Archaeologist Ruth Shady and her research team found the remains of a high-status woman buried about 4,500 years ago at the archaeological site of Aspero —Caral civilization’s fishing town. Shady noted the importance of this discovery to further understand the dynamics of the oldest social organization in the Americas.
The body was unburied from Huaca of the Idols. “Investigators analyzed the skeletal remains and concluded the body belonged to a 40-year-old woman. The place and the way she was buried revealed the high rank she held 4,500 years ago,” she said. “This find shows evidence of gender equality, that is, both women and men were able to play leading roles and attain high social status more than 1,000 years ago,” Shady underlined.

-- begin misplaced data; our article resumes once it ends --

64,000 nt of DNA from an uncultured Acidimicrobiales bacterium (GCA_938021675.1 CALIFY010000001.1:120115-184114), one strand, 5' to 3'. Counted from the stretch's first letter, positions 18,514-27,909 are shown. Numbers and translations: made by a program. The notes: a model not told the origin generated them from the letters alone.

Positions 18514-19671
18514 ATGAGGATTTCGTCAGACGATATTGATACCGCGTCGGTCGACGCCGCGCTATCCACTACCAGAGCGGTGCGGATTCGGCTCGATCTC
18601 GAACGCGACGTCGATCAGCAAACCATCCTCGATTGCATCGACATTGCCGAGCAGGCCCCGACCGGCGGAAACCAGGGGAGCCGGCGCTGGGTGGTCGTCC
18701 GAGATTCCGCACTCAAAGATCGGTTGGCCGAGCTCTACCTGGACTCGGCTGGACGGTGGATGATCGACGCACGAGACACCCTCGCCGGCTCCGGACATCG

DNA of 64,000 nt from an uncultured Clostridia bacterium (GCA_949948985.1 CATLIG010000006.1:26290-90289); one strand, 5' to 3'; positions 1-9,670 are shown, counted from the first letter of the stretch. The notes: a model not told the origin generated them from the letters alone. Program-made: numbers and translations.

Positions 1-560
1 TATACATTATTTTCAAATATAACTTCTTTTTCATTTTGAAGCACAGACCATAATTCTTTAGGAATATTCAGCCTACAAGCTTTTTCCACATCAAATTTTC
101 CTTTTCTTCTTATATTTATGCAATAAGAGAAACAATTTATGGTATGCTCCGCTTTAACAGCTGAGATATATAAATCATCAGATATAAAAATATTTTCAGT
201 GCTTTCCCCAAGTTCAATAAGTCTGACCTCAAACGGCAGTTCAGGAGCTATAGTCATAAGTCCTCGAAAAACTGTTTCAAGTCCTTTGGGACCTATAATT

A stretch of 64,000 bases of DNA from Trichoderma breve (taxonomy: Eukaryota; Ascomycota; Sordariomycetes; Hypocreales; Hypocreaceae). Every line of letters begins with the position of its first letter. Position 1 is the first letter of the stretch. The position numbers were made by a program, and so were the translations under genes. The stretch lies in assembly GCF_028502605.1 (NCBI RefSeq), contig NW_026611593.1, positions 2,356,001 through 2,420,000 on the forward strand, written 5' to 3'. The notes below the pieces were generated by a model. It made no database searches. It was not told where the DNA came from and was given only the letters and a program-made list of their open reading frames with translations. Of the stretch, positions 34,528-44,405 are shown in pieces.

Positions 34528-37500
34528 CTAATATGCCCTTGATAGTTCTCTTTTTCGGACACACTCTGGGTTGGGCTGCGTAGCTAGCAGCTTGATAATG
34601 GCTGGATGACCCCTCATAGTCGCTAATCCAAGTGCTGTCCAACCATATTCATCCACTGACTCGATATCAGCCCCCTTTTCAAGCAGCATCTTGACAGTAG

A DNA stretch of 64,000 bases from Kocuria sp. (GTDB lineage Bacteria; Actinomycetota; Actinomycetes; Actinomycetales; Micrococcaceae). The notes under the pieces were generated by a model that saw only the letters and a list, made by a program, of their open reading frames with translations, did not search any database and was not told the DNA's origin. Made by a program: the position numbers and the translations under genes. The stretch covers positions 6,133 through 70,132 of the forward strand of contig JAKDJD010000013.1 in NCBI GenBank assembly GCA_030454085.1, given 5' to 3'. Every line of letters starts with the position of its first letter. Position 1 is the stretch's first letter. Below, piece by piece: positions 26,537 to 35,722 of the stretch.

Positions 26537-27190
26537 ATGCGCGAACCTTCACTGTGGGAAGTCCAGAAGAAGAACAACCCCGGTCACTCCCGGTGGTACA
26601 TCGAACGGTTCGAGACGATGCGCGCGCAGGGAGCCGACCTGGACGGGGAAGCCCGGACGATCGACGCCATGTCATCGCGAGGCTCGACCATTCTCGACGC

Dr Shady explained: 'It's exciting to see the computer-generated 3D image of a person who we believe was a noble woman with important social standing and authority in the ancient Caral civilisation. 'Her discovery refers to the four brooches or 'cuatro tupus' carved from animal bones and shaped like monkeys and birds, that were found pinned to the fabric covering her remains. 'We know that these ornamental fasteners were used by women of prestige in traditional societies as symbols of their affluent social status.